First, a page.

If you would be interested in developing Saturday Satya or a similar programme with young people in your school or area, please do get in touch via the website.

The GHFP’s HCE pilot in a school in La Tebaida, Colombia, is witnessing transformative experiences in their students. Mentoring sessions provide a safe space for students to share their lives in ways they have seldom done before. Students feel deeply touched by the care shown by the pastoral team; they feel their lives matter and their well-being is respected.

The teaching team engage in various ongoing professional learning and development activities, to support them to work together in a concerted way. These activities include:

  • Sharing their respective learning biographies as a basis for each teacher to articulate their personal ‘theorisation’ of learning and approaches to teaching. This sharing in turn helps bring teachers closer as their appreciation of each other’s narrative and life histories deepens. 
  • Forming mentoring partnership pairings. Pairs observe and provide feedback to each other on activity design, classroom teaching, and interaction with students.
  • Weekly meetings dedicated to reading HCE theories together and discussing how the key philosophical ideas might be relevant and applied to the school’s situation, especially in terms of how teachers relate to students. This weekly meeting is also a social time when the team share stories of the week over coffee. The message is clear: professional development is fun, enlivening and relaxing.

A Child’s Garden of Peace (ACGP)* is a collaborative effort to create gardens where children can play in peace. Children, parents, teachers and other members of the school community take part in developing the garden together. Once established, children will continue to work with others in nurturing the garden, learn to care for the plants, and grow food for themselves and their families. It is an excellent example of HCE in practice as it locates learning within community relationships and thereby enrich these relationships and in the processes of caring – caring for children’s learning and well-being, caring for the flourishing of the community, and caring for nature.

The GHFP sponsored the garden project (el huerto) in Puebla, Mexico. This is a collaboration with the Fundacion BP Casa Cuna Palafox y Mendoza, a child care center serving poor families with children aged 0 to 5. The garden is fully integrated in the daycare centre’s educational activities. The project engages children in all aspects of the garden, including composting food waste from the kitchen, planting vegetable gardens, herbs and fruit trees and collecting and making food. Young children learn first hand about the food they eat and explore the life cycle of nature.

*A Child’s Garden of Peace is founded and directed by Dr. Illène Pevec

On Wednesday 20th March, our HCE team in Brighton welcomed local Well-Being Leaders and Coordinators from across Brighton and Hove to join us for a twilight seminar on “A Whole School Approach to Well-Being in Secondary Schools“.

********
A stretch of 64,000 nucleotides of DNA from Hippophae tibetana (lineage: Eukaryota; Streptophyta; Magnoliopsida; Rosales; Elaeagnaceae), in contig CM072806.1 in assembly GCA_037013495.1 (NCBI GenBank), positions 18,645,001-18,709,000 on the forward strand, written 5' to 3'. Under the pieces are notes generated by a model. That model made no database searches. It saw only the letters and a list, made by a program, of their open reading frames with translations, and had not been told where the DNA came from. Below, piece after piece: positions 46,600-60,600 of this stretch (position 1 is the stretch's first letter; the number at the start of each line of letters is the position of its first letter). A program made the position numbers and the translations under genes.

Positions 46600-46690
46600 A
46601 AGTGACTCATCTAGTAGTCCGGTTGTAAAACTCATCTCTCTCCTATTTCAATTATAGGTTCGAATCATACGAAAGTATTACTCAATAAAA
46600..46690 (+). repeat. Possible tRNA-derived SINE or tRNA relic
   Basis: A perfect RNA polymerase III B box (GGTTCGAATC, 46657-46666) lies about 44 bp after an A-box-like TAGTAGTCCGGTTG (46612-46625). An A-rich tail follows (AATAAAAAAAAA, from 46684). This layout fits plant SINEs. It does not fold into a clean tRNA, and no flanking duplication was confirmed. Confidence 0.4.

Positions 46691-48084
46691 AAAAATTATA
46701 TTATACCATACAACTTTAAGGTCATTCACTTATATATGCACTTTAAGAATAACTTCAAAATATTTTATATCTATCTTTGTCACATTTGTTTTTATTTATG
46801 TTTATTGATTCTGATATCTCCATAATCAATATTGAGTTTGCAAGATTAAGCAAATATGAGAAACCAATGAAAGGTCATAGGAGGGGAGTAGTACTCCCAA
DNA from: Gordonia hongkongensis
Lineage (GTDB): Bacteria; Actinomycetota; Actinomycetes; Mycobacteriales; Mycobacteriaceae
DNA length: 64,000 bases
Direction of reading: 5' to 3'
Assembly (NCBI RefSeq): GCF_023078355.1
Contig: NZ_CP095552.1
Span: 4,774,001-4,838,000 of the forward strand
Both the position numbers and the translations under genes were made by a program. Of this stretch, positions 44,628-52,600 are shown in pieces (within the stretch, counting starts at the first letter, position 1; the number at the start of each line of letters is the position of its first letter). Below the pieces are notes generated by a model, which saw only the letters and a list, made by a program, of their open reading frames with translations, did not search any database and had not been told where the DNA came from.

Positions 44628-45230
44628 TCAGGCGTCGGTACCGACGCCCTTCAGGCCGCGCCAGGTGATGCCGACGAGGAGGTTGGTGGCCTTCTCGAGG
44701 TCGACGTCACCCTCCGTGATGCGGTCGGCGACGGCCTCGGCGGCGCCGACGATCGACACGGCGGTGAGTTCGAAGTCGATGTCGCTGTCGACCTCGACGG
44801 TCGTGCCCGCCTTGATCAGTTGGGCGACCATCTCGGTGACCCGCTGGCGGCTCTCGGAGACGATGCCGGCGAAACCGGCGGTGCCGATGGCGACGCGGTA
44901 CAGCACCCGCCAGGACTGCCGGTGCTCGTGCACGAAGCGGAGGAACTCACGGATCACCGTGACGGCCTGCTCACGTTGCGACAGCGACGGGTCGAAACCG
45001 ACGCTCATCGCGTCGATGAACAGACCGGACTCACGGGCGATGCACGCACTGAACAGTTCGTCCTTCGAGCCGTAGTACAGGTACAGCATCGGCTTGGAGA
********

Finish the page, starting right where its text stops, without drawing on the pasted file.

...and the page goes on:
well-being_treeThe seminar offered an opportunity to explore and share good practices on well-being and inclusion and to make links with local colleagues. We began with an inspiring keynote from Professor Colleen McLaughlin, Director of Education Innovation at the University of Cambridge, to spark discussion and raise pertinent questions, followed by facilitated open dialogue and sharing, through which participants will be encouraged to develop a rich understanding and awareness of critical issues relating to student (and staff) well-being in secondary schools.

The event was free to attend, sponsored  by the Guerrand-Hermès Foundation for Peace (GHFP), a Brighton based international think-tank dedicated to promoting well-being and whole-person learning. The GHFP is also the sponsor of the Human-Centred Education Programmes.

If you would be interested in attending or hosting a similar event in your school (or another setting!), please do get in contact via our website. We work with diverse teams to develop professional learning opportunites that are tailored to the needs and interests of the group, faciliating open dialogue spaces where staff can explore ideas and ask critical questions.

For a school to become a learning community, it requires processes whereby leaders, staff members, students, parents and others in the community integrate and live out human-centred values and imbibe a human-centred culture. Redesigning the school involves a systemic approach to transformation in five core areas:

  1. Uniting all stakeholders around a common vision and a shared set of values. The more a school and its members are clear and aware of its vision and values, the more likely they will live and embody the values of care and respect, the more such values become the very fabric of the community.
  2. Adopting a set of HCE policies, agreed upon by the community as a whole, which will guide practice in the school. These policies must be aligned with the main aim of education as the holistic development of the students as whole persons.
  3. Introducing some elements (curriculum areas) of the HCE curriculum, in accordance with the school’s conditions and situation. These should be introduced in conjunction with HCE pedagogy and evaluative practices.
  4. Nurturing a HCE culture, in which there is no fear (e.g. of failure, of authority, of teachers, of punishment, of speaking one’s mind). This is a starting point for the creation of a culture of caring, respect and mutuality.